MSNBC Contributor Equates State Lawsuits Against ObamaCare to Causes of the Civil War

To be perfectly honest, I’ve been waiting for this.  I had to search for it, though, and it was posted back in March.  I’m waiting for this statement (or one like it) to blow up all over the media:

“Obamacare debate tears families apart similar to the Civil War”

Ever since this silly bill was passed, I’ve found more and more people trying to bait me into an argument on the subject.  And if I step out on that limb and speak the way I feel, people shun me.  People I’ve known for a long time even think I don’t have their best interest in mind by saying that we don’t need this reform.  It’s frustrating when friends get so upset over something like this because I know they are speaking with their emotions and not their rational mind.  If you look at all the facts, a rational person will see that this has ‘bad idea’ written all over it.  But both sides of this debate are very angry with the other side and I see it tearing our country apart, not North or South, or Balck or White (as the MSNBC people were discussing on air), but Red or Blue.  

By Jeff Poor:  Why miss an opportunity to inject racism accusations into a highly charged debate like health care reform that was recently signed into law by President Barack Obama given the opportunity? 

Melissa Harris-Lacewell, also of The Nation Magazine, in appearance on MSNBC’s March 24 “Countdown” found away, without exactly calling detractors “racists.” After the so-called Patient Protection and Affordable Care Act was signed by Obama, 14 states filed suit against the federal government. The suit challenged the bill because it suggests the federal government has overreached with this legislation.

Harris-Lacewell was asked by fill-in host Lawrence O’Donnell if there were elements of race, since “you hear the epithets, it raises that question.” She told O’Donnell it does because it invokes memories of what the Civil War is believed to be about – the power of the federal government versus the power of the individual states.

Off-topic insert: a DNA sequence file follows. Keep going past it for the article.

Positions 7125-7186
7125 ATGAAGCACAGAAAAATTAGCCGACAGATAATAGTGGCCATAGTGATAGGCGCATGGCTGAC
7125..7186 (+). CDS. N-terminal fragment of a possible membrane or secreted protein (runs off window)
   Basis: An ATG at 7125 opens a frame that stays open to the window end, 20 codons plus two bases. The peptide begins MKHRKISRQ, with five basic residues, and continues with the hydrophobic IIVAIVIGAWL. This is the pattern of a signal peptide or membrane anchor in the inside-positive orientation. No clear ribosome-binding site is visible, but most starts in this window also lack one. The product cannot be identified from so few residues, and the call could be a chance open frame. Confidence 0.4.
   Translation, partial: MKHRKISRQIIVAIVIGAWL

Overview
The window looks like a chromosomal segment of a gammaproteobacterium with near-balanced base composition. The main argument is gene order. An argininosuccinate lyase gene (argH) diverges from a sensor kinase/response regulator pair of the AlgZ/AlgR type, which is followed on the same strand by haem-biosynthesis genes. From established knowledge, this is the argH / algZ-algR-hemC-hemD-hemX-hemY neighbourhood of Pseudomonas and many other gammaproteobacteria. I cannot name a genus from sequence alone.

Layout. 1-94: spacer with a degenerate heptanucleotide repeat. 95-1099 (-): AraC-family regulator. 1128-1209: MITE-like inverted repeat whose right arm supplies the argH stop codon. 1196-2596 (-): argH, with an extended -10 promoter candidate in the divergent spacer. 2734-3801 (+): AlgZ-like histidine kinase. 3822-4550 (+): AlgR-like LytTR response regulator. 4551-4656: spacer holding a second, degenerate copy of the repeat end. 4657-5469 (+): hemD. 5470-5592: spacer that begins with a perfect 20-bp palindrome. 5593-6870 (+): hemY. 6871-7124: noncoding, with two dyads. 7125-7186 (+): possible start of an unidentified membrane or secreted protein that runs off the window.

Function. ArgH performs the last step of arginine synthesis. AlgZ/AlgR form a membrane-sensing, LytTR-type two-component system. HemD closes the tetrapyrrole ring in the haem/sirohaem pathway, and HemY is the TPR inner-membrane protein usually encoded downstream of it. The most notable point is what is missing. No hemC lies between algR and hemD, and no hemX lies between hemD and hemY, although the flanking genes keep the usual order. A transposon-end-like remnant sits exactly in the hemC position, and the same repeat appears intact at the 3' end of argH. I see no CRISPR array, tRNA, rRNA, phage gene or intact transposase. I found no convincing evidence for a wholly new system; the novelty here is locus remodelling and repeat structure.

“It does and because it looks like the turn of the century film ‘Birth of a Nation,’ 1915, which looked back on the period of Reconstruction, when the anxiety was different kinds of people holding public office – this idea that somehow the country had been lost and the fact that all of this had been backed up with the states’ rights language, the same sort of secessionist language we hear going on, that we see in the lawsuit, pushing back and saying the federal government doesn’t have the right to tell us what to do, that is actually what the Civil War was about,” Harris-Lacewell said. “It was about establishing that the federal government does have the right to make policy for the nation.”

However, this is a gross oversimplification of the lawsuit. Although it is states filing suit against the federal government, it isn’t purely an issue of federalism, as Harris-Lacewell comments suggest. It charges that the federal government has far overstepped its enumerated powers.

“The Constitution nowhere authorizes the United States to mandate, either directly or under threat of penalty, that all citizens and legal residents have qualifying health care coverage,” the lawsuit states.
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